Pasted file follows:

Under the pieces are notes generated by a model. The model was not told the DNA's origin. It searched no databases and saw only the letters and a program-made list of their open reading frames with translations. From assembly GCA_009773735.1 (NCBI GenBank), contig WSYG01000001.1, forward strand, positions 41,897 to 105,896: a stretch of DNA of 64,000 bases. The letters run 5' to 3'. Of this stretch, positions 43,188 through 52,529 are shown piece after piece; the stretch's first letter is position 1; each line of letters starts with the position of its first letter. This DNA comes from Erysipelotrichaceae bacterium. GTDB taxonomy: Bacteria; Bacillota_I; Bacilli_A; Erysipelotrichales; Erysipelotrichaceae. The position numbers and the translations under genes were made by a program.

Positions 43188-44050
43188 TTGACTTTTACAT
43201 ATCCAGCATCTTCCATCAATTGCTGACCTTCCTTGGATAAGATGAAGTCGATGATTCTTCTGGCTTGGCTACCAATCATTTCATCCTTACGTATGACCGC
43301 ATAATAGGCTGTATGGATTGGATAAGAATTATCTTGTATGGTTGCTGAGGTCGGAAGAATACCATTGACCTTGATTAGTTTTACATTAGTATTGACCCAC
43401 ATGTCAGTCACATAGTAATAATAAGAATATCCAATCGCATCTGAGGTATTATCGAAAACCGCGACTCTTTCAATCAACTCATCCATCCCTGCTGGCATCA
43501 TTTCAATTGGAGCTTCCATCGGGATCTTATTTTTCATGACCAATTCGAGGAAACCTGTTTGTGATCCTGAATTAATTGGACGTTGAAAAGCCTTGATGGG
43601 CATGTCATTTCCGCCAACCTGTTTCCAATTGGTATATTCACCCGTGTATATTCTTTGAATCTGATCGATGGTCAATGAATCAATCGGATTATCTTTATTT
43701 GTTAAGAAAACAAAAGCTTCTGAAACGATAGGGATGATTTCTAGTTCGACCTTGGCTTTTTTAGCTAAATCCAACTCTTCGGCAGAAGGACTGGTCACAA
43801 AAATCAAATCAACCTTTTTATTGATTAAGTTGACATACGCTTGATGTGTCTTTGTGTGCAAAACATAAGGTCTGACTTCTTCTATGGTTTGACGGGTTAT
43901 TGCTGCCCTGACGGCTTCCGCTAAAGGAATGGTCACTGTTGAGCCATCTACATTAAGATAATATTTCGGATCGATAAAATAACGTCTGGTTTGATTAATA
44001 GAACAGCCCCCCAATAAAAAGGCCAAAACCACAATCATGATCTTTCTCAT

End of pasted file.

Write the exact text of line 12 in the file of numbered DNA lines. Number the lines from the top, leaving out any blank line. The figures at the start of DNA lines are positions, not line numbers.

44001 GAACAGCCCCCCAATAAAAAGGCCAAAACCACAATCATGATCTTTCTCAT